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Luxury fashion is caught between two worlds

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Luxury fashion // Illustration by Kate Walker

Luxury fashion is caught between two worlds

 

The Future. Luxury fashion brands are notorious for keeping people out, which is partly why its products are so desirable. But as modern society puts a premium on inclusivity and sustainability, brands may need to find a balance between luxury ideas like class and scarcity with emerging ideals of community engagement and experimental materials. The ones that figure out how to thread the needle, organically, could find new converts.

Something for everyone?
Luxury fashion is facing a crisis — how do you balance inclusivity and exclusivity?

  • Even though luxury brands, such as The Kering Group (Yves Saint Laurent, Alexander McQueen) and LVMH (Louis Vuitton, Givenchy), are moving into sustainability, research shows that younger consumers see exclusivity and sustainability as contradictory.
  • The same feeling extends to racial inclusivity programs such as Gucci’s designer accelerator. Critics say the company only started the program after receiving backlash over alleged racist designs. Maybe not the best messaging.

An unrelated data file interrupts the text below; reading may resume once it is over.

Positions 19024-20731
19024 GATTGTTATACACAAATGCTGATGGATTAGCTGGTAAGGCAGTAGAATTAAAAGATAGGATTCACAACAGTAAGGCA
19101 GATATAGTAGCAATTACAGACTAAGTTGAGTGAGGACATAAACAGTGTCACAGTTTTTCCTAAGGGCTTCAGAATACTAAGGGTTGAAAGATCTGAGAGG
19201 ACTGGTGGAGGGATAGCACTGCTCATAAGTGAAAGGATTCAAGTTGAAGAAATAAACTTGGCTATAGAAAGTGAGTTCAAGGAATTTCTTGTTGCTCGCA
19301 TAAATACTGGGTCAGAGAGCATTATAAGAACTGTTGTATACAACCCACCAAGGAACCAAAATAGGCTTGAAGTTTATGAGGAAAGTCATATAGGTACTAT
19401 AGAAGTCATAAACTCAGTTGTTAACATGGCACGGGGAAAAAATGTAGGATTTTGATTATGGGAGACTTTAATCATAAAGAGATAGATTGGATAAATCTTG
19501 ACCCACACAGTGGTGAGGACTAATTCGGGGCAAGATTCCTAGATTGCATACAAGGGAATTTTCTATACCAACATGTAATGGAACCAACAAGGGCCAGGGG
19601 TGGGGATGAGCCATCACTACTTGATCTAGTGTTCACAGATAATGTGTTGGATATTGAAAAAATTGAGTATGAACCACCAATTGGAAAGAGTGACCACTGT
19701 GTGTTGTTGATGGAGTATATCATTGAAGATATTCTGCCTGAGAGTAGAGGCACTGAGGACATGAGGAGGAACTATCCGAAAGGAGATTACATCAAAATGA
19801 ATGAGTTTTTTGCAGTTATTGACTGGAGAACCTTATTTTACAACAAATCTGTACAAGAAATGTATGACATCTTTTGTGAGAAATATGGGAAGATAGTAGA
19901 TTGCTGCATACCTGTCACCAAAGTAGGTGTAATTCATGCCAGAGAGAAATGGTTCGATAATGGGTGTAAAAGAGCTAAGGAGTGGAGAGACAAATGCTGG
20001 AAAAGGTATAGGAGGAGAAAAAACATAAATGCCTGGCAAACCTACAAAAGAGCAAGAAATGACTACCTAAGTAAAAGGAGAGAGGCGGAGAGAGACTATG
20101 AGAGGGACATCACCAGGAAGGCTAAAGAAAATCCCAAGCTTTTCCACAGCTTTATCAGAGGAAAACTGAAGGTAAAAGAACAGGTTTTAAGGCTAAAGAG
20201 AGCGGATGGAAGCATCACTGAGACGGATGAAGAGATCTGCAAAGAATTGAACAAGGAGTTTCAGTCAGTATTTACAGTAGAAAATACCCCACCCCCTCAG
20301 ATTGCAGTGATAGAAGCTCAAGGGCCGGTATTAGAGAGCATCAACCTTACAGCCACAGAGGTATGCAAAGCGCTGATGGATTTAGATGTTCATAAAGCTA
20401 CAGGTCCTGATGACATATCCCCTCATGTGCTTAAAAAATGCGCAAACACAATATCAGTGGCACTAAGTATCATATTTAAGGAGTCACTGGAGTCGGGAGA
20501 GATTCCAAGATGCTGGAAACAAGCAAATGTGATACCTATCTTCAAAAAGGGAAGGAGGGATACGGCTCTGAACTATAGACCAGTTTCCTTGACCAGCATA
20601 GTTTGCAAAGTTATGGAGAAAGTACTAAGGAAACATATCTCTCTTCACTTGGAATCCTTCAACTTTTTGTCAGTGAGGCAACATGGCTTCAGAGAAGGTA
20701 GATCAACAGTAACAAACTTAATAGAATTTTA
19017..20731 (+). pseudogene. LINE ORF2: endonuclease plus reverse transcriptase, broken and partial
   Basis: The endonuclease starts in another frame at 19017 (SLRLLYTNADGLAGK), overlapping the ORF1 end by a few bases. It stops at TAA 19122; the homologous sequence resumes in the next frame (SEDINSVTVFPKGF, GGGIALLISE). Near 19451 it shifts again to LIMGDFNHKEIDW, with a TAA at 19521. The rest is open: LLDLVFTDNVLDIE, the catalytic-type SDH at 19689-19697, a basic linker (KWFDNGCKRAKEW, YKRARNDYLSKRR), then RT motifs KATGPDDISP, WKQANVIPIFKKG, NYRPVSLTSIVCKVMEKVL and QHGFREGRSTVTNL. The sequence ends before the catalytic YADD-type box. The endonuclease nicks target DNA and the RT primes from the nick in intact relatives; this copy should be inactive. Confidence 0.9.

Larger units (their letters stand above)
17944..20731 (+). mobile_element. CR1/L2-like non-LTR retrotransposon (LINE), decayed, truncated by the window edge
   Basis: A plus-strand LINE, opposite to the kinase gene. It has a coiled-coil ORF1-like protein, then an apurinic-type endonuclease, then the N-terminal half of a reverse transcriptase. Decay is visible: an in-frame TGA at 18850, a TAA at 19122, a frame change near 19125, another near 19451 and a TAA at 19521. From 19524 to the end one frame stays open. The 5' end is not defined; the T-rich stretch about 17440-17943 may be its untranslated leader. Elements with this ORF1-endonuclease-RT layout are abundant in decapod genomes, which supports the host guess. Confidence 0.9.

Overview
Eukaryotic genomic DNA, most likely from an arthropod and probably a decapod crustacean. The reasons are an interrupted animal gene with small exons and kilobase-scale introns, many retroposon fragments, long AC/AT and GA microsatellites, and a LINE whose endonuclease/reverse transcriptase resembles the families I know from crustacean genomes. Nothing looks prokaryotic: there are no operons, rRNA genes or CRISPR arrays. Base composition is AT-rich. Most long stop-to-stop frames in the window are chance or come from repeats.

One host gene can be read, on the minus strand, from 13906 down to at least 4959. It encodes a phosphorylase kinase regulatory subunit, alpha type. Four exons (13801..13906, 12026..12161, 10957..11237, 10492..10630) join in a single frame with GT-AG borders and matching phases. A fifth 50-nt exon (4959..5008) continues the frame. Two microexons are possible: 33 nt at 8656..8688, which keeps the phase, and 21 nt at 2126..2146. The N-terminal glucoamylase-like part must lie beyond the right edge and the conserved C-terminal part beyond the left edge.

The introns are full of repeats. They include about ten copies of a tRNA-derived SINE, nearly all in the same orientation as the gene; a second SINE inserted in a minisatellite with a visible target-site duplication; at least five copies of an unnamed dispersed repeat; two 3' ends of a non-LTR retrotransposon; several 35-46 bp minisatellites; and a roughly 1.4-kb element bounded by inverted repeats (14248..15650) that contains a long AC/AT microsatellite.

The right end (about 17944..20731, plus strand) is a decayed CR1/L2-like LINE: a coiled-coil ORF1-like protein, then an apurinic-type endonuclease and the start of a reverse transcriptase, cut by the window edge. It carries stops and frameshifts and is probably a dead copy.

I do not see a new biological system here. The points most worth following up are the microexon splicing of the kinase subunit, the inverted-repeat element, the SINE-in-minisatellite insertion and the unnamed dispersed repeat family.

Plus, designers, models, and photographers in fashion are overwhelmingly white, which makes many consumers view diversity programs in luxury fashion as hypocritical.

Walk the catwalk
A recent survey by The Conversation found that inclusivity is attainable if brands shift their focus. 87% of respondents said brands should focus on fair pay and workers’ rights, while 79% of consumers say they do appreciate initiatives that tackle climate, racial inequity, and gender parity… even when it feels forced.